FT: record labels are opposing Apple’s plans to create a super-bundle of media content

With Apple’s strong focus on services, the company is aiming to create a so-called super-bundle of media content for one flat monthly fee (think of it as an Apple Prime-like offering). However, this strategy has reportedly been met with strong opposition from some major music companies which are afraid that such an offering might devalue their music.

The Cupertino tech giant has reportedly recently approached major record companies to talk about potentially bundling together services like Apple Music and the upcoming original video service Apple TV+. According to people familiar with the negotiations, talks are at an early stage so the two sides have not yet discussed a pricing formula.

The Financial Times has the story:

While some labels are open to the idea, people at one big record company said they had concerns, and that the industry was growing more wary about its relationship with Apple, which strong-armed labels a decade ago into selling individual songs for $0.99 on iTunes.

For context, Apple Music costs ten bucks per month, or $14 per month for a family of six. The Apple TV+ video subscription, which launches November 1, will include only original TV shows and movies funded by Apple in exchange for a low monthly fee of five bucks per month. In addition, all new buyers of iPhones, iPads and Macs will get 12 free months of Apple TV+.

In 2018, 420 million people subscribed to some of the services Apple offers.

The report notes that record labels are “growing more wary about their relationship with Apple,” which is nothing new. Ever since Steve Jobs pitched the iPod music player and the iTunes Store to record executives, record executives have had to sit and watch as Apple has been growing while their own influence in the music business has been fizzling out.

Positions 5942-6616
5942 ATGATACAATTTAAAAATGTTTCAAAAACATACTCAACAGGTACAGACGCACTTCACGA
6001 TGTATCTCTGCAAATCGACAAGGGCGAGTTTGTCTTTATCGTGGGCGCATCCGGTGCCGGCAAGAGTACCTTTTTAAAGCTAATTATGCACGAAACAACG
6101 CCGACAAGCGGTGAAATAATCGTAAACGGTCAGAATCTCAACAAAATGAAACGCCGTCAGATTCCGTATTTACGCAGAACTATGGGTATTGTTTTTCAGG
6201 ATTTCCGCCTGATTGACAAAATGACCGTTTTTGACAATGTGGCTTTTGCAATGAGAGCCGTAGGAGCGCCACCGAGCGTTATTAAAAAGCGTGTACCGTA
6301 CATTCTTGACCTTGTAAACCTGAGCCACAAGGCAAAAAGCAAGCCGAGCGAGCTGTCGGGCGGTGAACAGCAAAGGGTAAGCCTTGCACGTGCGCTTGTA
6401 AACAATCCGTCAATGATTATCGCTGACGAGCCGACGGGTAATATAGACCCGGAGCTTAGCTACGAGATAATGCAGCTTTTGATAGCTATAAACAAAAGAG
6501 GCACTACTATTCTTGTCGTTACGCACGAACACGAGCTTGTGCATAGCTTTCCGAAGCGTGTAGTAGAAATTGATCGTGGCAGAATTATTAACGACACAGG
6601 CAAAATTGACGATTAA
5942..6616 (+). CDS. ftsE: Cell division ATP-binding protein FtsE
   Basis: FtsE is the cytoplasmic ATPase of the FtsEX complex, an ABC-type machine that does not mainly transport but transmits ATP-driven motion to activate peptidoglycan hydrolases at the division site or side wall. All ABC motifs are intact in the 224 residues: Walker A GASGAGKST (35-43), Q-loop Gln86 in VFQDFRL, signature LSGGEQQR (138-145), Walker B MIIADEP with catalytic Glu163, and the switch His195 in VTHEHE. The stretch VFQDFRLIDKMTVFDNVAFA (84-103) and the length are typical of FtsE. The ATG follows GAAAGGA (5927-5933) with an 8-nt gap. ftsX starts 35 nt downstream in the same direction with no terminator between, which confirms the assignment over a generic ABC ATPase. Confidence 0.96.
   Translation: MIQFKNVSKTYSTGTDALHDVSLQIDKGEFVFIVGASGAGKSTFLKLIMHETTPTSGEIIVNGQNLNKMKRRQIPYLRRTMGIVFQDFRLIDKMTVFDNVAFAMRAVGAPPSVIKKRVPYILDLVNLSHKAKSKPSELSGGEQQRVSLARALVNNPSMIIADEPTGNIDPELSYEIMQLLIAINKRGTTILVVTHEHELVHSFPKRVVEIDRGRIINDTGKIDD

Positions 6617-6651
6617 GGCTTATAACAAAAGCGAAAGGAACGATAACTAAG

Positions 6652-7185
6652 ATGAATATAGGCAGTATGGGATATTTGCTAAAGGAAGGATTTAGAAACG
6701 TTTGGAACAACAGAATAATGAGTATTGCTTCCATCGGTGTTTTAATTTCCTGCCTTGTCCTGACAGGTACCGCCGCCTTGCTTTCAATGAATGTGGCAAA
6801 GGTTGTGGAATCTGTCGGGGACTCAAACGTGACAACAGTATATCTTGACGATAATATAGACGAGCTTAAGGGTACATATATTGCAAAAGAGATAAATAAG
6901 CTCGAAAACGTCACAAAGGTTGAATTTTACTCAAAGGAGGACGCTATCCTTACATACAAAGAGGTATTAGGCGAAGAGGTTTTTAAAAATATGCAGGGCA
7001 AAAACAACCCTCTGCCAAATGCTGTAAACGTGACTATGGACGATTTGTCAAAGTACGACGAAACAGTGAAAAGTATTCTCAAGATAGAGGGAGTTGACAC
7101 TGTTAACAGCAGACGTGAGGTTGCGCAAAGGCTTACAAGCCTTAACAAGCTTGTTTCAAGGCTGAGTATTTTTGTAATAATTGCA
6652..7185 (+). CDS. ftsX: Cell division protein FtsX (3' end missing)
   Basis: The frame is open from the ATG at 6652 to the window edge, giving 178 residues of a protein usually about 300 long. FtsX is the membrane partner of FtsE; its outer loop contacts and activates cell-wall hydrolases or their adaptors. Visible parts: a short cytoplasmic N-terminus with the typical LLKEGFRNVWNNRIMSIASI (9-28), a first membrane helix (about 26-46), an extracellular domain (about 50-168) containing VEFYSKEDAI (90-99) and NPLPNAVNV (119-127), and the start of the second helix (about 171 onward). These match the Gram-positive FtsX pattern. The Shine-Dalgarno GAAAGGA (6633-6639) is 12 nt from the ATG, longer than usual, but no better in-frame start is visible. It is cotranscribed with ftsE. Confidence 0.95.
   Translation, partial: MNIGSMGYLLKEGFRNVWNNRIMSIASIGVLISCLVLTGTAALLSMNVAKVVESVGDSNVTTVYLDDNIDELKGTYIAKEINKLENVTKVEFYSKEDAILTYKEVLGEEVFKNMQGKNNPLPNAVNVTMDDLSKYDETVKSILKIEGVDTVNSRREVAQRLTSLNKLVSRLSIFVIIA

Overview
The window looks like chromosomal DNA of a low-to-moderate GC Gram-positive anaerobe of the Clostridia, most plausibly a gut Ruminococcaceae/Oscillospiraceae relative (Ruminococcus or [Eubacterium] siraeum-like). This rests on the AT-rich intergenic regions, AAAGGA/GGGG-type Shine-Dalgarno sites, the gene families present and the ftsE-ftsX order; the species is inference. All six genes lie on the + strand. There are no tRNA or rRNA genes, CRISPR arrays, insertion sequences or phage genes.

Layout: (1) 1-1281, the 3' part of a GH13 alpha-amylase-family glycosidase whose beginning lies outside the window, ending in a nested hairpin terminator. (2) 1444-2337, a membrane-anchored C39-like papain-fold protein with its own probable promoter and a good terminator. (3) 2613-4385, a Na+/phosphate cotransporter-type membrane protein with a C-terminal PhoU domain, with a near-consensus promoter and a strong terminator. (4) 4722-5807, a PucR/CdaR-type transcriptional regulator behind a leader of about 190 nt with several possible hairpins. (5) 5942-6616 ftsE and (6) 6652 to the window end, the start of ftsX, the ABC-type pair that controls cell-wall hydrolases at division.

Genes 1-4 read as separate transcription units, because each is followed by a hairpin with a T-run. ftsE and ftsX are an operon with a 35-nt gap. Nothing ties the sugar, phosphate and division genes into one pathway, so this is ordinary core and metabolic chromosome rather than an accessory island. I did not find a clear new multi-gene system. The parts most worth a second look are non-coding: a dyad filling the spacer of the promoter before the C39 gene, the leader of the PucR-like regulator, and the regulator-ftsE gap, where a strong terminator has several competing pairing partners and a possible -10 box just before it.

Music companies have complained that Steve Jobs strong-armed them into accepting a $0.99 price for digital songs with the advent of the iTunes store back in the 2000s. But in the streaming era Apple has positioned itself as the friendlier partner.

The story mentions that Apple’s other paid-for media services might be included in this super-bundle, things like the Apple News+ magazine subscription service, for example.

Such a bundle could have several tiers, including apps such as News+, which aggregates magazine and newspaper content for $10 a month, or Arcade, which offers more than 100 games for $5 a month. In theory, Apple could offer consumers a bundle of Apple Music and Apple TV+ at a notional $13 a month, without compelling music rights holders to offer a discount.

Right now, the focus is on Apple Music and Apple TV+ because music, movies and TV shows are the three most-consumed content types. Eventually, Apple could add additional media content to the rumored bundle like Amazon has done with Prime membership.

What do you think about such a bundle from Apple? Would you be willing to pay for that?

Let us know in the comments!